The other thing to be aware of is that PS has some "quirks" in how it displays an image. Remember that when you have a layer stack, and the image has a large number of pixels, PS is only displaying a sampled and extrapolated preview to you of the final result. And all of those filters and adj layers are actually NOT applied until you flatten or print the image.
Here is a link to a simple real world demonstration of the image preview problem, which by the way has been well known for many generations of PS versions.
Before you open the tiff file at the link below please read the following:
- For the purposes of this demo, it is important not to alter the image in any way so that means NOT changing its color space which is sRGB. So if your PS workspace is sRGB, then you do not need to do anything. But if your workspace is AdobeRGB or any other workspace make sure your Edit>Color Settings either has the Profile Mismatch Warnings enabled or that it is set to "USE THE EMBEDDED PROFILE" and does not convert the image to your working color space.
- Open the file. It will appear totally white to you, that's OK.
- Type Control L to bring up the Levels Command Dialog window.
- Grab the Gamma (Center) triangle and drag it all the way to the very right, right to the very end. Yes, the image will look weird.
- Next grab the Shadow triangle at the far left and drag it all the way to the far right as well, right to the very end. An image will form and it will look very strange. That's all right as well.
- Take a good look at the image. Now click the OK button to complete the Levels command.
- You went from preview to final application. What happened?

Now go back and start over again but this time instead of the Levels command, use a Levels Adj Layer. Add the levels adj layer on top of the background. Next make the two adjustments with the sliders in the same sequence as above. Your image should look pretty strange. After you take a good look at the image, make sure the Levels Layer is active and hit command E to merge the layer down (flatten). Here is where the fun begins. The image may look normal or it may not have changed. If it has changed, zoom in and out from 12.5% thru 50% and you may see the image toggle back and forth between the final view and the preview. If the image did not appear normal after
you flattened it, just hold the Alt key down and double click the background layer to convert it from a background to an actual layer. Now what do you see.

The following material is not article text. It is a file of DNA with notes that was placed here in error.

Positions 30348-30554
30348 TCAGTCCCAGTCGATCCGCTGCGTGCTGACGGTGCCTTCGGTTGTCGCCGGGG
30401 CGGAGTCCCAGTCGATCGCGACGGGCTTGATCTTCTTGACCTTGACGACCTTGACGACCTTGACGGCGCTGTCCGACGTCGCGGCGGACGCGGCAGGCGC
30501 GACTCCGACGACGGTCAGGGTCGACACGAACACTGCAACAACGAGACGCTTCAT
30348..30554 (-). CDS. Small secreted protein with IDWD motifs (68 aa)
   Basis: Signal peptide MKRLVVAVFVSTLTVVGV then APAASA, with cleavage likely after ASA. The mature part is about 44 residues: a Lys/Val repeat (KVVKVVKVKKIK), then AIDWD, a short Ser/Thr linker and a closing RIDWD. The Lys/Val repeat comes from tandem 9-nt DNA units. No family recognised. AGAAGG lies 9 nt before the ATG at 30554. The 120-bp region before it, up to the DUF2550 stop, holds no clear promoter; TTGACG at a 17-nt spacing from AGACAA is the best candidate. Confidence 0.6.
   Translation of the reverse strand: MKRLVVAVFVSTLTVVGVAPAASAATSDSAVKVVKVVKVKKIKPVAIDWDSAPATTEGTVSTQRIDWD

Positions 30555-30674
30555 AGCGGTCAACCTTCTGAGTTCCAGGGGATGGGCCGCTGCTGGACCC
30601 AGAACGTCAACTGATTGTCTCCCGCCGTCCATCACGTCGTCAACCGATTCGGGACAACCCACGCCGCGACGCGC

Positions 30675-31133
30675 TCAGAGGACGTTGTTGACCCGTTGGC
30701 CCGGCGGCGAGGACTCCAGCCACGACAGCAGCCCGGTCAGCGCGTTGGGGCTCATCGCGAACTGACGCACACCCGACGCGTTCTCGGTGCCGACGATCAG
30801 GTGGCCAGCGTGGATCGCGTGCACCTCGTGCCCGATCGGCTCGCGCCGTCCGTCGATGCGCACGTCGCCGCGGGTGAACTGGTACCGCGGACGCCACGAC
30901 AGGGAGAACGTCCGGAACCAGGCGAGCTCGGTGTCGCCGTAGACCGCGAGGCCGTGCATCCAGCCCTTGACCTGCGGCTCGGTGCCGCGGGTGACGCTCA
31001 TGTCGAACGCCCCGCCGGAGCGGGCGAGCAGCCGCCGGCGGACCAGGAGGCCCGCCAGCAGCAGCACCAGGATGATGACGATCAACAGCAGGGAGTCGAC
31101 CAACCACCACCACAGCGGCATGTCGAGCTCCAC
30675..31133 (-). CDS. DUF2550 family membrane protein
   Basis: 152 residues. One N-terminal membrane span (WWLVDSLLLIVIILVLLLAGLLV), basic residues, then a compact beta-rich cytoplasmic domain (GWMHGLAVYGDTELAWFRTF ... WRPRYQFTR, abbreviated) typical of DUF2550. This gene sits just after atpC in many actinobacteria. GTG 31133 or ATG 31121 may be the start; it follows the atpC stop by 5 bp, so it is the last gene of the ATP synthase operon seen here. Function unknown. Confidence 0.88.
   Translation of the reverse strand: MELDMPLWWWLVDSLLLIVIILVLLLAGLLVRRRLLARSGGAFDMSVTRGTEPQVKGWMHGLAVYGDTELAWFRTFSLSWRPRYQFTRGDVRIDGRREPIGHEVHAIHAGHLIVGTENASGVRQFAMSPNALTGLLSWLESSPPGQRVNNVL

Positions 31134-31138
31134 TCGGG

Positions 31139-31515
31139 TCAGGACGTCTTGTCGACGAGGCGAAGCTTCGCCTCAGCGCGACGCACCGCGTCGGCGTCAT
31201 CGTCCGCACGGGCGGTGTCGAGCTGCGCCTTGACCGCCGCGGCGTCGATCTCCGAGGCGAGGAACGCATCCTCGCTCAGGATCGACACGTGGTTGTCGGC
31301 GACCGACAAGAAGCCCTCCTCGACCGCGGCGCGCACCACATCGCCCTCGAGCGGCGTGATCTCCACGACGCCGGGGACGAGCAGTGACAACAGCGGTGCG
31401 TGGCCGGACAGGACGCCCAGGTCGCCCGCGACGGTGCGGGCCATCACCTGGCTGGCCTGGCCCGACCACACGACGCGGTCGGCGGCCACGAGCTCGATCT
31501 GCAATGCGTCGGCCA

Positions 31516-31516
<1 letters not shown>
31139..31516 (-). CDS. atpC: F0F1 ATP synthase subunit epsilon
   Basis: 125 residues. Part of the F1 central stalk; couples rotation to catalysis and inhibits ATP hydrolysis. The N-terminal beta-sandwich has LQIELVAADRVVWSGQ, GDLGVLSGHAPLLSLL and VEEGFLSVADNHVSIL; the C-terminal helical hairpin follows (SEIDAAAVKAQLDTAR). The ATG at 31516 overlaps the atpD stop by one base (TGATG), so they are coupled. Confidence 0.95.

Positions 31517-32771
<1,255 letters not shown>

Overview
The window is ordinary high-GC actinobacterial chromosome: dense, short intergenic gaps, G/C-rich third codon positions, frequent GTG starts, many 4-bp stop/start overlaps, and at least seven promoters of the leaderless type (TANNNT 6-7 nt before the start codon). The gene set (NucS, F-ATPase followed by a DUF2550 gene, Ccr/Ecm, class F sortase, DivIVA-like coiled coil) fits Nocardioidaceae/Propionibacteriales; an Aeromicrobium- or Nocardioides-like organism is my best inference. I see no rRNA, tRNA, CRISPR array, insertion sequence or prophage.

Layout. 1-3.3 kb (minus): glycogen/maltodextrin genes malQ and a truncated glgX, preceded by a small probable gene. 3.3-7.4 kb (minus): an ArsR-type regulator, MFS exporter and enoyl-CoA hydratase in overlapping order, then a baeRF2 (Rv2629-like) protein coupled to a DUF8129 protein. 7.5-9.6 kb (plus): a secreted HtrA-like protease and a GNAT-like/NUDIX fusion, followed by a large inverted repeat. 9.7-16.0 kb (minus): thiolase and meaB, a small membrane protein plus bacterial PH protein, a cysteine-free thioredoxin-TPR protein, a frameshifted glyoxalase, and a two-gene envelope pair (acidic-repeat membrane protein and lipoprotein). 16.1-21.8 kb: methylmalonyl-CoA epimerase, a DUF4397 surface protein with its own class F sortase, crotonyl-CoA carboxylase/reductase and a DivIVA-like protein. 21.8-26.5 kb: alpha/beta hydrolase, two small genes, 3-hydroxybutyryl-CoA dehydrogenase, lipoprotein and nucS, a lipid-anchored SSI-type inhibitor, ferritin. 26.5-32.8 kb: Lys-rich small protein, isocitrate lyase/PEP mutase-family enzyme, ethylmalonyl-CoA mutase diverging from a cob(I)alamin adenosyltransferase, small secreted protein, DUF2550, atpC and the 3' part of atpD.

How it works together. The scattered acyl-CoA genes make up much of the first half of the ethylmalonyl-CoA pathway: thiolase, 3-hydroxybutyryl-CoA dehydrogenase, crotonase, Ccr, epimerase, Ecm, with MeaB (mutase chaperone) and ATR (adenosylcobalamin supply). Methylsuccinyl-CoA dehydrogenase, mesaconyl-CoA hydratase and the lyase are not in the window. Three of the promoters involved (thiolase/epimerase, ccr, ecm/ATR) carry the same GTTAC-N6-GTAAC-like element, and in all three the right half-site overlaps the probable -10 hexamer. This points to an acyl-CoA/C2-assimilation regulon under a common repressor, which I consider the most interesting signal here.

I have one last comment regarding your yellow blotch. In PS, while the previews often lie, colors rarely if ever do. So you should always move your eyedropper tool around suspect areas to see what the pixel values read. Having your secondary sampler in the info palette set to LAB color will allow you to immediately identify a color of the region. You might need to switch the sampler from single pixel to 3x3 or 5x5 depending on your image size.
http://www.mediafire.com/view/9sn13k...er_Exposed.tif
Cheers, Murray
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  #25  
Old 09-18-2014, 03:14 PM
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nebulaoperator nebulaoperator is offline
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Re: When flatten image yellowish blotch appears

At John,
,,The unsharpen filter can both desaturate and shift hue in the areas it changes.,,
,,There are more sophisticated ways to get around this problem yet for the areas where you have the problem, use the despeckle filter before applying sharpening (minimizes the adjacent high contrast pixels) and turn up the Threshold slider so that sharpening is applied less to the lower contrast areas and focuses the sharpening in the higher contrast areas.,, I like these suggestions of yours John In fact I had despeckle filter too prior to unsharpened filter but then it would defeat the purpose. Split frequency got me excellent results.
Was image faulty at the start? Maybe. However I did use unsharpen filter on just out of the ACR image and there were no desaturation/yellowishness observed.
,, I do not believe this particular artifact is caused by issues with merging/flattening,, some conditions in the chain were the cause to my issue however only flattening revealed them.
Thanks